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Thank you! Yes, my goal is not to get off anti-depressants,and I never said anti-depressants are addictive, just a major horrible hassle to get off, but given the Eli Lilly lawsuit on alleged hiding/minimizing of withdrawal symptoms of Cymbalta (duloxetine hydrochloride), I'm desirous of changing medications. I shall speak to my new Psychiatrist next month (her first opening) about changing to perhaps Lexapro or whatever she suggests.

With the clonazepam, yes, anti-anxiety meds may be needed, but after many years on this big pharma benzo clonazepam, I seek to get off the very habituating and addictive (yes!) benzodiazepam klonopin/clonazepam and I'm using the NIH tapering schedule over 5 months for getting off this vicious! (lol) (really!) benzo.(clonazepam / klonopin). I wouldn't wish a benzo (clonazepam, Xanax, valium), personally speaking, on my worst enemy! Plus, I'm not certain that it's best to cover up with a pill, signals of anxiety your body is trying to send you. There are natural alternatives – journaling, therapy, meditation, natural supplements, exercise, taking action to solve the problems, etc. or, meds that are not habituating and easy to get off, if appropriate (4 mg clonazepam now does nothing to relax me because I'm habituated and addicted!). (Thanks doc who prescribed that nasty stuff!)

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@lisalucier

Hi, @stressedmesseddepressed — Since you were talking about tapering off multiple drugs, we sought the input of a Mayo Clinic pharmacist. Thought you might be interested in what she had to say:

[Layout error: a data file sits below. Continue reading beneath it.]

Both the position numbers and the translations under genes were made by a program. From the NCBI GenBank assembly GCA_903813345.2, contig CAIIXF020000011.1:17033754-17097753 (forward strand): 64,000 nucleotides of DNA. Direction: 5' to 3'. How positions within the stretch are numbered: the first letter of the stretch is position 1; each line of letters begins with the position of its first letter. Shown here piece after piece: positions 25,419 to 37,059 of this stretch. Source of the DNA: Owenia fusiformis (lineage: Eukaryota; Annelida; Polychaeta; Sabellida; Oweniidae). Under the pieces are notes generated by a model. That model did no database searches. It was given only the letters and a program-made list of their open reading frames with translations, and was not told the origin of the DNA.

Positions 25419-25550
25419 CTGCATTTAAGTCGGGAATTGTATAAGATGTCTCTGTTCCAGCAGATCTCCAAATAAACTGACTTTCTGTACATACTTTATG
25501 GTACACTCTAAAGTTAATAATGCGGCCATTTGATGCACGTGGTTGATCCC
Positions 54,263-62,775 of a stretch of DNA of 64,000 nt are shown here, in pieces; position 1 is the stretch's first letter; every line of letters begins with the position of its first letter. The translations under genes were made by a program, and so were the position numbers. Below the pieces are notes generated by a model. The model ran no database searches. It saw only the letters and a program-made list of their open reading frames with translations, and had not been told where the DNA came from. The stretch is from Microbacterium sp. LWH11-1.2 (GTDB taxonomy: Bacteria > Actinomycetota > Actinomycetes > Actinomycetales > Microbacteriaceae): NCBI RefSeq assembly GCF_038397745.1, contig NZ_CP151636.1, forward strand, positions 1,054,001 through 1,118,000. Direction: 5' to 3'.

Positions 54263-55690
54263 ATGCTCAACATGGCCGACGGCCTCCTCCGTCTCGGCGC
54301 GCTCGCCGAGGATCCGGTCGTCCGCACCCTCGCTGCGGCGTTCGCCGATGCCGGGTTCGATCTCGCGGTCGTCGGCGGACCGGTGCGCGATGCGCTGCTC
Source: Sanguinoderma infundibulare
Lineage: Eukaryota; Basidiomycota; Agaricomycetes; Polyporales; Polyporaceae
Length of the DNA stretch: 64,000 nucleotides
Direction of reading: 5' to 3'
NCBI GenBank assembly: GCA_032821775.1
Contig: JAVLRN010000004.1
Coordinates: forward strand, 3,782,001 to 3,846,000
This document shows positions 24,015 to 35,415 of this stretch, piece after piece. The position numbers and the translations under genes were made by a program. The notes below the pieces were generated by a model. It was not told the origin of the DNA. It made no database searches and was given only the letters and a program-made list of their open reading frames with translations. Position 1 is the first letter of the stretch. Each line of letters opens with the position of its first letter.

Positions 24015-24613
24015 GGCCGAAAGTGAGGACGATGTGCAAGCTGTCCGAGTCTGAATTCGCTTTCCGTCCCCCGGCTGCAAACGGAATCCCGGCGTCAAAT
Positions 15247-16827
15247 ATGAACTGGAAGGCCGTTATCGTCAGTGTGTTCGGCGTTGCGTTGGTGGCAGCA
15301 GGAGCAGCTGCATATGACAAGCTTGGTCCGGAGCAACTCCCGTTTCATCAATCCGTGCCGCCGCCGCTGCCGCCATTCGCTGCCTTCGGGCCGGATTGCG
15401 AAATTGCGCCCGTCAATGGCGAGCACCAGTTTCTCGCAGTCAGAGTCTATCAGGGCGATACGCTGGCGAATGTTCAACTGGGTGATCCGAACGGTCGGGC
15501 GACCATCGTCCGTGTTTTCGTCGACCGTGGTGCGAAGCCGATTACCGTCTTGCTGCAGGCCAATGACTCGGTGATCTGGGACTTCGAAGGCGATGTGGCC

The goal to be “addiction-free” is admirable! I commend your motivation to improve.

Taking antidepressants for MDD (Major Depressive Disorder) and GAD (Generalized Anxiety Disorder) shouldn’t be considered “addictions.” Antidepressants aren’t addictive, but missing doses or stopping abruptly can cause withdrawal-like symptoms including sudden worsening of depression. MDD and GAD are often chronic diseases that can require lifelong treatment. Sometimes people feel so much better with treatment they think they don’t need treatment any more. Your clinician can help you try to taper off safely. Communication with your healthcare provider is important in providing a personalized taper and options for resuming therapy, if needed.

Extra care should be taken regarding tapering from clonazepam. It will be important for you to get tapering instructions from your psychiatrist. Withdrawal from benzodiazepines like clonazepam can be serious and may include tremors, anxiety, sweating, psychosis and seizures. The onset and severity of withdrawal depends on the which drug was used, for how long and other patient specific factors. If needed, you could ask about less addictive anti-anxiety medications.

Your psychiatrist can help you through discontinuing marijuana. Drug-free social support may help.

I wish you the best of luck in battling the true addictions you mentioned. Physical activity, sunshine and adequate rest will help to boost mood and endorphin levels. You are taking on a lot at one time. Don’t throw it all away because of 1 missed step. Celebrate every day of progress.